\ Passing Place Purchase Download mp3 here

Passing Place – ejazznews Well!!!.....Let's talk about some serious bebop horn lines & avante-garde that works. The combined group puts forth a certain virtuosity which is breathtalking. Moretti's improvised horn lines are technically superb.George Carroll

\ Passing Place Purchase Download mp3 here

Once Through "Passing Place" Contemporary Jazz Sextet

Stories Purchase

Stories Purchase

Once Through "Stories" Contemporary Jazz Sextet

Once Through Purchase

Once Through Purchase

Dan Moretti & Once Through Contemporary Jazz Quartet

 
 
 Latin Genesis Purchase

    Latin Genesis Purchase

Latin Genesis w/Dave Liebman

December Solstice Purchase

December Solstice Purchase

December Solstice

The Funky Psychic horns tear it up on the Whaling City Sound Release The Psychic Horns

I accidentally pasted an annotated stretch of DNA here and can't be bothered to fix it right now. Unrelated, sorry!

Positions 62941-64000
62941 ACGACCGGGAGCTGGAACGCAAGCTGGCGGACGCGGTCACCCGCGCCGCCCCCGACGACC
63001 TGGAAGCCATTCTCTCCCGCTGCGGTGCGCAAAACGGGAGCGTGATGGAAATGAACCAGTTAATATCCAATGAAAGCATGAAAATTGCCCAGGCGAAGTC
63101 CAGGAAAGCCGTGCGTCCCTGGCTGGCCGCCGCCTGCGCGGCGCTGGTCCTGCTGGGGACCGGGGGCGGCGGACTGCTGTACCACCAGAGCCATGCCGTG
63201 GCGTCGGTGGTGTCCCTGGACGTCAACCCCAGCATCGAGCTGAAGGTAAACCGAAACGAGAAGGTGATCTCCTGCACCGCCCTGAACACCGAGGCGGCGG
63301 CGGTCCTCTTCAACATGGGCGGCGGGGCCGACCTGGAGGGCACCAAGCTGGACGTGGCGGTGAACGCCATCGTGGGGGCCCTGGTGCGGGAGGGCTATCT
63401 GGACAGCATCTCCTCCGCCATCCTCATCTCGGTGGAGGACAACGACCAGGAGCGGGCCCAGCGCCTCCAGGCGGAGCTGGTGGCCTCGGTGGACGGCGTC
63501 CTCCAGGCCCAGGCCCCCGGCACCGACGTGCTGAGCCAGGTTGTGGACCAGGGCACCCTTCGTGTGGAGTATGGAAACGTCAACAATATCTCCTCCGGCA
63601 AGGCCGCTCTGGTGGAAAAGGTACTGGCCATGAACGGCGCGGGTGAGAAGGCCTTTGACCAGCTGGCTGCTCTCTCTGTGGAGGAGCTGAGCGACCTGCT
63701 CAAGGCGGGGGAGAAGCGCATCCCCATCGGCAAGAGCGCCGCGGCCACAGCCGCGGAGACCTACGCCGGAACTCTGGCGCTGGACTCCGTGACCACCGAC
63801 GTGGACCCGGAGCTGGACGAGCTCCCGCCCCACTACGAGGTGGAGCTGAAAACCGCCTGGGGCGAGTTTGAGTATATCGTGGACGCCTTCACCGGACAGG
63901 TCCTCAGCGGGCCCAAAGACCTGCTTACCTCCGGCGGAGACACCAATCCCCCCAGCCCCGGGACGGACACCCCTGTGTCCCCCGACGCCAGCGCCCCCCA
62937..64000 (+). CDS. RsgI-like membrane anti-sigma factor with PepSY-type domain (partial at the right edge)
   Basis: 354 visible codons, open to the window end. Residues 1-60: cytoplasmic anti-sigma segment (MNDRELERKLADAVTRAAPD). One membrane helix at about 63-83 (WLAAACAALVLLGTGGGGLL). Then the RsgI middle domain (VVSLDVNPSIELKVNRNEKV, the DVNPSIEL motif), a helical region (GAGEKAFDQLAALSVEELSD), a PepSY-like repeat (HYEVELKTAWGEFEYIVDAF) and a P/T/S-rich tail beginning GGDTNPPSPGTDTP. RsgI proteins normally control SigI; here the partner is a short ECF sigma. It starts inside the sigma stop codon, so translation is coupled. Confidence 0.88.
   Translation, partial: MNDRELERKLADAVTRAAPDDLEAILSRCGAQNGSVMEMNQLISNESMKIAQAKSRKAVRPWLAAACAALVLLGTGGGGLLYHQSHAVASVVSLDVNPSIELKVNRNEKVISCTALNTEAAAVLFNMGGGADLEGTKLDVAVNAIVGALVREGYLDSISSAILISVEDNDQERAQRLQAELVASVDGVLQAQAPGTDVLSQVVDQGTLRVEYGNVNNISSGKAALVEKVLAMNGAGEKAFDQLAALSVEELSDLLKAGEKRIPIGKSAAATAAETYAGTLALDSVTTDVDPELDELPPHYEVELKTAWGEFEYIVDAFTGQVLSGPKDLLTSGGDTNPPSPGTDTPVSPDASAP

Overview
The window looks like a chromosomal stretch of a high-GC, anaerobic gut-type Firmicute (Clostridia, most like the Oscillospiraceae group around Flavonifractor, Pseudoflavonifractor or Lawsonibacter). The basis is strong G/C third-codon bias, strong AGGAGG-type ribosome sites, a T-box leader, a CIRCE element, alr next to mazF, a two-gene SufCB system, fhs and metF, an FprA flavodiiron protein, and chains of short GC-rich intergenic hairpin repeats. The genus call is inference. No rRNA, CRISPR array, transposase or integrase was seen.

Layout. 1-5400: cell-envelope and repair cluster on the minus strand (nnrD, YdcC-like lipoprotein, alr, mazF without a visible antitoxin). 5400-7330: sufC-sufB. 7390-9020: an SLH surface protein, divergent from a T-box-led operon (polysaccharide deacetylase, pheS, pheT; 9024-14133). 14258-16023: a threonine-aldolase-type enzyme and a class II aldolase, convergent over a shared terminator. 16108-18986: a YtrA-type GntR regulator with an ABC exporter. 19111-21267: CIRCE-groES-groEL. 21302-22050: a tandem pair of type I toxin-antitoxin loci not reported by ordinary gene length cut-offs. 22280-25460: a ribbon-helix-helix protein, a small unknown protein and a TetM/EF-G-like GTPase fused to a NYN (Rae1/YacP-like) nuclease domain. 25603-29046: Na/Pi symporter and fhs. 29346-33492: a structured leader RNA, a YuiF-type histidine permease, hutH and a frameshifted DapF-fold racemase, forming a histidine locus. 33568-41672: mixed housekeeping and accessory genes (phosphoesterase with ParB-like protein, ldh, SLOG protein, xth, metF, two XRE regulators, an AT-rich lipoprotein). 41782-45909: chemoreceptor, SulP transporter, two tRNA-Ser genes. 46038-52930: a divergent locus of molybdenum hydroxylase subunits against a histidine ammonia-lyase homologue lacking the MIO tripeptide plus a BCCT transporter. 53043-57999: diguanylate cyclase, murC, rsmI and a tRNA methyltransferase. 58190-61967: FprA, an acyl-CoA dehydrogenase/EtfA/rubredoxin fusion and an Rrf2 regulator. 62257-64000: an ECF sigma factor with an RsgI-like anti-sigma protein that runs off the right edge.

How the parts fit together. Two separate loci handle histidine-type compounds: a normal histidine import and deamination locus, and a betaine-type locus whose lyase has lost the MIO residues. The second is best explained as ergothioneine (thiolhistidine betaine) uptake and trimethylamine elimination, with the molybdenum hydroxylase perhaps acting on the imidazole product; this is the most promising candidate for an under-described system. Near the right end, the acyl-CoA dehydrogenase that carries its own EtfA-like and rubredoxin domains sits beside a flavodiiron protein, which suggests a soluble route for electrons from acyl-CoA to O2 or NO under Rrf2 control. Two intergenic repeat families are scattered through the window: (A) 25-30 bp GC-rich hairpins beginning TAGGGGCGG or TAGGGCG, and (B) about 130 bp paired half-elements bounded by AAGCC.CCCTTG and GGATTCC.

All masters of their instruments, The Psychic Horns are John Allmark, trumpet, John Wheeler, trombone and Dan Moretti, woodwinds. Their debut album runs with a play list of originals by Allmark and Moretti plus two pieces of familiar music. The liner notes hawk the varied backgrounds of the players, funk, pop, jazz, etc., and there's a tad of all here, with contemporary pop (rock) appearing to prevail. While the three horn players get the prime spot on the marquee, the smeary keyboard of John Cook and the drum's back beat get equal time and are sometimes distracting with their monotonous beat. Nonetheless, there are biting and infectious rhythms found in the original material, like Allmark's "Monday Night at Amsterdam's" and Moretti's aptly dubbed "Trippin'". The latter's coda alone is worth working through the repetitive, cloying chorus of the keyboards and rat-a-tat-of the drums. The album's shocker is a modern dressing of the usually benign "Have You Met Miss Jones" which kicks off with crashing measures seguing into a rough and ready treatment of the melody line. Then comes the improvising by Allmark's sharp tongued trumpet. This track proves again that for the most part, the chord structures of classic and jazz standards offer the best opportunities for imaginative jazz players to extemporize. Giving the ears some relief, Ben Cook sets aside the keyboards for a piano, or at least turns on the piano switch. The coda trails off into some more structured dissonance. By far, this is the premier track on the album because of its devil may care arrangement allowing the performers to display their not insignificant skills.